Animals need to gather nutrients so that they are able to grow and survive. They need a range of different compounds for energy and for growth and repair. Plants are able to create their own food using energy from the sun. Animals, however, can only get their food energy from plants (herbivores) or from other animals (carnivores).
When an animal takes in food the complex mixture of molecules that make up that food need to be broken down by the digestive system. They are then turned into useful molecules that can be transported in the bloodstream to the parts of the body that need them.
If the animal has more of these useful molecules than it needs at that moment then it will store the extra molecules as fat. Fat is a useful, high-energy molecule that can be stored in the body. When the animal needs the extra energy, at a later time, it can convert the fat back into useful molecules so that they can be transported in the bloodstream and used in the body.
The problem for us, however, is that we often take in far too much food for our body's needs. Our body stores the extra food as fat and our health can sometimes begin to be affected by it.
Carbohydrates and Proteins
Foods can be classified into different groups. There are carbohydrates which are molecules made up of carbon, hydrogen and oxygen. Sugars and starches are types of carbohydrate and they can be found in many different foods, such as bread, pasta, rice and potatoes. Carbohydrates are a good source of energy.
Proteins are another food group: they are used by animals for growth and repair - although they do also provide some energy. Proteins are complex molecules that are made up of smaller molecules called amino acids. Our bodies are able to make their own proteins but we can't make all the amino acids that are required to build all the proteins. The amino acids that we can't make are called essential amino acids and we need these in our diets to remain healthy. If you are a vegetarian then you have to be careful that you get all your amino acids (because you aren't eating animal protein).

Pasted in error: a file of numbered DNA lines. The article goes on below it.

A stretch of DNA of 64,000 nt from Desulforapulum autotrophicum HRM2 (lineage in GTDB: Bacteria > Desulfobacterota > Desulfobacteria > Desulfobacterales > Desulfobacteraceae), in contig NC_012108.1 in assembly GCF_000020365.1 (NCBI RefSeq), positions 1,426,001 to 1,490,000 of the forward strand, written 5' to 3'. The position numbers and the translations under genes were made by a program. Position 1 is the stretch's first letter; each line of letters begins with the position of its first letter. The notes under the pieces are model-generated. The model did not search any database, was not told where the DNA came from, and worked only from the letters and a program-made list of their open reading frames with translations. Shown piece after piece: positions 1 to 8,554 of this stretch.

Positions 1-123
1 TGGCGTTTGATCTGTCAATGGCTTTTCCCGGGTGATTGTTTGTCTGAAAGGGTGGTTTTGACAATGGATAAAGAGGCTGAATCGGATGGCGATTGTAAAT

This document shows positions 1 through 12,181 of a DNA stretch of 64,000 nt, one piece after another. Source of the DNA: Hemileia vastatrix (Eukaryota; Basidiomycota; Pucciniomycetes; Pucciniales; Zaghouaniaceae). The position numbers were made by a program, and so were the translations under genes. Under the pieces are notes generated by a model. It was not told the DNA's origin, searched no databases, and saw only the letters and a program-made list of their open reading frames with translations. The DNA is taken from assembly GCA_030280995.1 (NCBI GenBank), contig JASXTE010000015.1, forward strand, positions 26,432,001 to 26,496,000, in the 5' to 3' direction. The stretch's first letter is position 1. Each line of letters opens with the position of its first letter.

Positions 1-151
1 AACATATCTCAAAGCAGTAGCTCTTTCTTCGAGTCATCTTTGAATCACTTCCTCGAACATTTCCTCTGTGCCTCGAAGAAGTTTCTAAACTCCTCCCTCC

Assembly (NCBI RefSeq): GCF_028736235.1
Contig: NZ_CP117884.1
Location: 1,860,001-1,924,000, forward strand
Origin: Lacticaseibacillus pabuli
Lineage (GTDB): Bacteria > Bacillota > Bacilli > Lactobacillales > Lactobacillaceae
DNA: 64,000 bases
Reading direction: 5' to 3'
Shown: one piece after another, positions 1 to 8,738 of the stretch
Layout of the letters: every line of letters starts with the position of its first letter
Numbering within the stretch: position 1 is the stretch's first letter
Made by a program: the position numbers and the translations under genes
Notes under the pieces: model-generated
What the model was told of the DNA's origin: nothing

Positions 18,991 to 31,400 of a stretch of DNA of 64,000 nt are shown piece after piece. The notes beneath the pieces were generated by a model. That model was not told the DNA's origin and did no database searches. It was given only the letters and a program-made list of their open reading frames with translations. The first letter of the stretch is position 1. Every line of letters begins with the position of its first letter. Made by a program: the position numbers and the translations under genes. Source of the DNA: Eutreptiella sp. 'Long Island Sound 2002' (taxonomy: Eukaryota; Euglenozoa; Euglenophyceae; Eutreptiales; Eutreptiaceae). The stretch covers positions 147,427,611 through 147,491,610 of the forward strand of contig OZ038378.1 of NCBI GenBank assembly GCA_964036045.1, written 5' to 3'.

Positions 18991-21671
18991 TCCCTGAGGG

|Corn Flakes||Muesli||Rice Snaps||Wheat Biscuits|
|Energy||1580 kJ||1520 kJ||1635 kJ||1435 kJ|
(from Kellog's Corn Flakes; Tesco Swiss Style Muesli; Tesco Rice Snaps; and Tesco Wheat Biscuits. Feb 2009)
Generally, though the foods that we eat contain many different types of nutrient molecule. For example, the table shows the nutrition information from the packets of four breakfast cereals. Notice that, in Science, all energy is measured in Joules or KiloJoules. Energy used to be measured in calories and many food and diet books still use these units.
All of the cereals contain a foodstuff called fibre (sometimes also called roughage) and it is made out of things like the plant cell walls which are hard for us to digest. In fact, this food doesn't give humans any energy or growth benefits at all - but some animals (such as rabbits) are able to digest it. Fibre is important in our diet, however, as it helps the food to pass along our digestive system.
A calorimeter is a special device that collects heat energy in a chemical reaction. You can make a simple calorimeter to find out the amount of energy in a nut. If you hold a test-tube with water in it over a burning nut then the heat given out by the chemical energy in the nut will warm the water up. If you use a thermometer to measure the change in temperature of the water you can work out how much heat energy was needed to make the temperature change. You can then assume that the same amount of energy was in the nut.
The calorimeters used to calculate the energy in the cereals shown above would be quite a bit more sophisticated than that. However, they work on the same principles.